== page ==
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3. What did you learn about your diet when using the CGM?

A ton, especially from all the Levels’ food data. While I primarily eat vegan now, with fish and egg whites just once a week, the CGM showed me that my scores go haywire when I cheat, which affects my energy level, mood, and sleep. At one point, when my daughter and I flew to Boston, I took six days off my diet, ate chicken, pasta, and sugar again, and gained 13 pounds.  However, when I got back home, after two weeks of paying close attention to Levels, I was able to lose it all–plus another five.

To regulate my blood sugar, Levels said I should begin all meals consuming good fats, then protein, then carbs. I never eat carbs on their own now, especially at night. In addition, other tweaks that helped were drinking an ounce of white vinegar with meals (or taking apple cider vinegar capsules four times a day), adding cinnamon to snacks (e.g., on an apple), and waiting two hours after meals before drinking any liquid. I also became an intermittent faster who only eats over a six-hour window from 12:30 to 6:30 p.m. I also work out in the morning to burn fat before eating anything (except for my Bulletproof coffee with monk fruit and MCT oil).

When faced with a proper health scare, after gathering all the information I could process, I soon realized the first and best defense was changing my habits above all.

4. What non-diet things did you learn?

I learned how your body does its best work in autophagy when no food is eaten for 15 to 17 hours to focus on sleep and repair and the importance of getting seven to eight hours of sleep a night. Because of that, I have created rules for myself surrounding sleep. I must be in bed by 9 p.m. with no phone or computer light, all texts and calls silenced, and zero light in my bedroom. When I wake at 5:30 am, my immediate focus is on light stretching, positive acknowledgment of how far I have come, and awareness of how okay it is to be exactly where I am.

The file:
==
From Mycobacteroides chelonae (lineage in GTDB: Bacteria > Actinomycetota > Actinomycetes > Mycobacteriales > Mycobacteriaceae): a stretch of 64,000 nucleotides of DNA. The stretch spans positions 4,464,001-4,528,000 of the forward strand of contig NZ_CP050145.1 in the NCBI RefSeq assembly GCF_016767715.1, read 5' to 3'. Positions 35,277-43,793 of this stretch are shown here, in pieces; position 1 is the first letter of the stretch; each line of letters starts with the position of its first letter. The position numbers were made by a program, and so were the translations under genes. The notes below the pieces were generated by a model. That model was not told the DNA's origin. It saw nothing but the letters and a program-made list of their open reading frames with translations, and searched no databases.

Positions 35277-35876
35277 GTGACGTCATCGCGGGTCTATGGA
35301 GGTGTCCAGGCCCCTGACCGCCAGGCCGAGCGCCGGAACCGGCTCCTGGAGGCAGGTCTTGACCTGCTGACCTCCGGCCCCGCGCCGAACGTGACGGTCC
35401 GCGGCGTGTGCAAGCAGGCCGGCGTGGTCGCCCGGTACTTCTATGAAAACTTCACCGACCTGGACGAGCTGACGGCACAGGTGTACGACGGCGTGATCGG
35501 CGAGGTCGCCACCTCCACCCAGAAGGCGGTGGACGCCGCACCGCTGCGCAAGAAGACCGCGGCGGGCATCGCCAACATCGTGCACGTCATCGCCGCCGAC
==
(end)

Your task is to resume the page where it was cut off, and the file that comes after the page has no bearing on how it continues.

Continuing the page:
My workouts have also gotten shorter because I have learned to work out smarter. My program is two quick “30-minute” HIIT workouts a week and one day of weight training. In addition, I also walk my dog after each time I eat. This helps keep my blood sugar in a stable range of between 70 to 110 mg/dL for most of the day when I am functioning on all cylinders. 

5. What are your goals for the future?

I’m going to remain on this proven approach and diet for the rest of my life and try to pass on the knowledge I’ve gained to others as best I can because I know it makes a difference.

Due to my BRCA-2 variant and the focal surgery option I chose, my prostate cancer can always come back, so I must keep an eye on it.

I encourage every man to get screened for prostate cancer as early as possible and get genetic screening. [Editor’s note: talk to your doctor about what’s right for you.] Had I known earlier about my genetic markers, I may have been able to make better choices earlier, so using all available knowledge is critical. The American Cancer Society recommends PSA testing at age 50, but those at higher risk should get it between 40 and 45. When faced with a proper health scare, after gathering all the information I could process, I soon realized the first and best defense was changing my habits above all.